“While the last year has certainly been economically tumultuous, the fact that American workers show near record-breaking levels of happiness with their financial well-being this decade is a positive sign,” said Vandermillen. “Expanded access to financial education and new tools for retirement and protection planning have empowered Americans to take charge and improve their financial well-being.”
Fuel Prices Drive Americans’ Summer Travel Plans
More than a third of retirees (35 percent) and two out of five workers indicate the overall economy has had no influence on their summer vacation plans. However, 42 percent of workers and half of retirees said rising fuel prices could potentially impact their summer travel plans, both up significantly from second quarter 2009.
“Many Americans often feel a direct impact from expenses like gasoline, but too much concern about short-term impact can cloud perspective on the big picture and what’s really important, such as long-term savings,” said Vandermillen. “Americans should heed the lessons they learned from the financial crisis – stay the course, spend less, save more, meet with an advisor and continue financial check ups.”
See the full report and past results at www.principal.com/wellbeing.
This Principal Financial Well-Being IndexSM survey was conducted online within the United States by Harris Interactive on behalf of the Principal Financial Group® between April 28 and May 9, 2010 among 1,133 workers and 501 retirees. Results were weighted as needed for age by gender, education, race/ethnicity, region and household income. Propensity score weighting was also used to adjust for respondents’ propensity to be online.
This is one in a series of quarterly studies to identify and track changes in the workplace of small and mid-sized (growing) businesses. The first Principal Financial Well-Being IndexSM survey was conducted in the United States in 2000.
About the Principal Financial Group
The Principal Financial Group® (The Principal®)1 is a leader in offering businesses, individuals and institutional clients a wide range of financial products and services, including retirement and investment services, life and health insurance, and banking through its diverse family of financial services companies. A member of the Fortune 500, the Principal Financial Group has $293.4 billion in assets under management2 and serves some 18.7 million customers worldwide from offices in Asia, Australia, Europe, Latin America and the United States. Principal Financial Group, Inc. is traded on the New York Stock Exchange under the ticker symbol PFG. For more information, visit www.principal.com.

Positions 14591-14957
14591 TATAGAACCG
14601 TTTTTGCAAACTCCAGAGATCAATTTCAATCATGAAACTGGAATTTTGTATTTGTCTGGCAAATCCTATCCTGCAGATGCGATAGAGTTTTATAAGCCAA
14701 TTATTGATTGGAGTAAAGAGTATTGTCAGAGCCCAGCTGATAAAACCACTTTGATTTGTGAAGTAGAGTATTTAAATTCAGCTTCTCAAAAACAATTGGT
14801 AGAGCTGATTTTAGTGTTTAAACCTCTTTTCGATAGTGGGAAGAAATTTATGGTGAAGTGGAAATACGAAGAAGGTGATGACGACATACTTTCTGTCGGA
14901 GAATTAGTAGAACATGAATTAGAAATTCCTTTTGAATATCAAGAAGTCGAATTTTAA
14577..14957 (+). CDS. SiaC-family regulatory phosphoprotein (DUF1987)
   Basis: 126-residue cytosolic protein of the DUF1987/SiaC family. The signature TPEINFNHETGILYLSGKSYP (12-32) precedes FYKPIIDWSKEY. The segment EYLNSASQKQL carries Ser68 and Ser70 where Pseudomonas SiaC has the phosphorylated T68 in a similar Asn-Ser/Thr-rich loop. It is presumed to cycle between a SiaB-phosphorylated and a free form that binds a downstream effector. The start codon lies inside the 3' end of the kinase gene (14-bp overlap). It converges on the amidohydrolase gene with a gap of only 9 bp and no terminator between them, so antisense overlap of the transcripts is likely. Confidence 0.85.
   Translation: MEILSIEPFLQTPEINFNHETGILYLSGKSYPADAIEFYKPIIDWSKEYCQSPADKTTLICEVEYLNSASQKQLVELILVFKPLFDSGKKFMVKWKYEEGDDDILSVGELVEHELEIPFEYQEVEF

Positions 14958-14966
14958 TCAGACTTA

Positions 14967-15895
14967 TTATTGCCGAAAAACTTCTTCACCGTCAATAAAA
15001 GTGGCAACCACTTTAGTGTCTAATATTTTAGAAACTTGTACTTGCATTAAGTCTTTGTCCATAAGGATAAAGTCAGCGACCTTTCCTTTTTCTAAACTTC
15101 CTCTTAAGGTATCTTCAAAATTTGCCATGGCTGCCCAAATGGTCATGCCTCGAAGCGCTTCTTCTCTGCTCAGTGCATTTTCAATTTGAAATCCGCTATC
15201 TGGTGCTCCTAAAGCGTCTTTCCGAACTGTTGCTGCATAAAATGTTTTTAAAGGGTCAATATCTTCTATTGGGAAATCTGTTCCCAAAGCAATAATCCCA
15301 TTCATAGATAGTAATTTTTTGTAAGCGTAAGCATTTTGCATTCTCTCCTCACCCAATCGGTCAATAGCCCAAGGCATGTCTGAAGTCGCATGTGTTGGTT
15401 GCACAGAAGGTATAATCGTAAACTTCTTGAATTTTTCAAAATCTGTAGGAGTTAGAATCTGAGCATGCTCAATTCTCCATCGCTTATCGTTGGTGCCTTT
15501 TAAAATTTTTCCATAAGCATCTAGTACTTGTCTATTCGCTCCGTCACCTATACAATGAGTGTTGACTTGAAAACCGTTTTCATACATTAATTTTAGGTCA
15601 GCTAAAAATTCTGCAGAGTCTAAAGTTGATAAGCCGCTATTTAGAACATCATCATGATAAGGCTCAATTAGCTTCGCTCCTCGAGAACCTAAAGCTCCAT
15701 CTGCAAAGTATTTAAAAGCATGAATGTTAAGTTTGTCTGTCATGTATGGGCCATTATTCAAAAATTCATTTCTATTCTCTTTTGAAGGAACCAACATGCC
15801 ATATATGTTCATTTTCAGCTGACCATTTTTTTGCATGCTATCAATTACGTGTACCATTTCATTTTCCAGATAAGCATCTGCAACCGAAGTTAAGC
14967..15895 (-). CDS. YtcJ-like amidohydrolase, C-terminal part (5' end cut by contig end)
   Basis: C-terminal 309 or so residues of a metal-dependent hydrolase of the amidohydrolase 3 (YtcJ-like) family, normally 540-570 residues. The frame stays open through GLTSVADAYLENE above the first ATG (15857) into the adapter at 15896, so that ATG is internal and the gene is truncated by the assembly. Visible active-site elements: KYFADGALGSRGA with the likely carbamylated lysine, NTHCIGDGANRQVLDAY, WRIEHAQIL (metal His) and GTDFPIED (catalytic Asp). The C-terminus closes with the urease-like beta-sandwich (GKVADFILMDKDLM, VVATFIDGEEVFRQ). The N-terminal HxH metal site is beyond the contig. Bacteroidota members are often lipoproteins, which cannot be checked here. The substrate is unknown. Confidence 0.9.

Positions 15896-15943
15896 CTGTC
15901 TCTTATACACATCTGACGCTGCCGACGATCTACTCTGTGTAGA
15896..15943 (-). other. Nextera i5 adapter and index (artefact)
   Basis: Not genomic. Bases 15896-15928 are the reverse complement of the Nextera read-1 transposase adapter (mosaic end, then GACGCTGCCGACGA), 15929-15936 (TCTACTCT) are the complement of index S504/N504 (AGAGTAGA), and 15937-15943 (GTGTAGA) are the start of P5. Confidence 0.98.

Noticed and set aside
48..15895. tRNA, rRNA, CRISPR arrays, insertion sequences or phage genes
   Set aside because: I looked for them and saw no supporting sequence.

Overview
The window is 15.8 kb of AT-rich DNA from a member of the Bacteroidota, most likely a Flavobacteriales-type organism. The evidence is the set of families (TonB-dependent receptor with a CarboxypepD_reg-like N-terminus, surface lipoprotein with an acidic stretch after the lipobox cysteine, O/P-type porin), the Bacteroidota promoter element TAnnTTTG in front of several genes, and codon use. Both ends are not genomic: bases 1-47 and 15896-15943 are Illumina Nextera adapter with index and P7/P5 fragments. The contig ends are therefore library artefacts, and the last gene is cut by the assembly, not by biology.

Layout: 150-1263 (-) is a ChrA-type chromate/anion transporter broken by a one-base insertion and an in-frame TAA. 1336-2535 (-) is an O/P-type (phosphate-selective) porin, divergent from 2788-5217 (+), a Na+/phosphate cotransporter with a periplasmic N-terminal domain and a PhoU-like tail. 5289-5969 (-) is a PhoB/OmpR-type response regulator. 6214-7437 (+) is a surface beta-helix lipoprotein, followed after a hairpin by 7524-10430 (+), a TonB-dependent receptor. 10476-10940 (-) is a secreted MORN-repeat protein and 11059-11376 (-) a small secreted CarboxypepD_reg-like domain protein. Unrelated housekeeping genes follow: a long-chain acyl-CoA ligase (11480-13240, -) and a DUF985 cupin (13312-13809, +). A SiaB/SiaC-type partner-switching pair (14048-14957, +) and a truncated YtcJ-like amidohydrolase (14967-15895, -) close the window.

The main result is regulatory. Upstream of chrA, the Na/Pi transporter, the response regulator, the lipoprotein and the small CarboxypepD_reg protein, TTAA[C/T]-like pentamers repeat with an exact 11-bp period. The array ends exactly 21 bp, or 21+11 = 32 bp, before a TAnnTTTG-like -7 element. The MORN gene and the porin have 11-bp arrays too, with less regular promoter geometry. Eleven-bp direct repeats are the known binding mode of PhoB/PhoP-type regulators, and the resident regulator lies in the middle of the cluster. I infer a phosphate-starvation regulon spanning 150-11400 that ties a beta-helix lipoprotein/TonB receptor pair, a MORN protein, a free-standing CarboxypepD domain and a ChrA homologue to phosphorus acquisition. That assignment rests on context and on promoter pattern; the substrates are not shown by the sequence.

About Harris Interactive
Harris Interactive is a global leader in custom market research. With a long and rich history in multimodal research that is powered by our science and technology, we assist clients in achieving business results. Harris Interactive serves clients globally through our North American, European and Asian offices and a network of independent market research firms. For more information, please visit www.harrisinteractive.com.
1 “The Principal Financial Group” and “The Principal” are registered service marks of Principal Financial Services, Inc., a member of the Principal Financial Group.
2 As of March 31, 2010
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Principal Financial Group
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Source: Principal Financial Group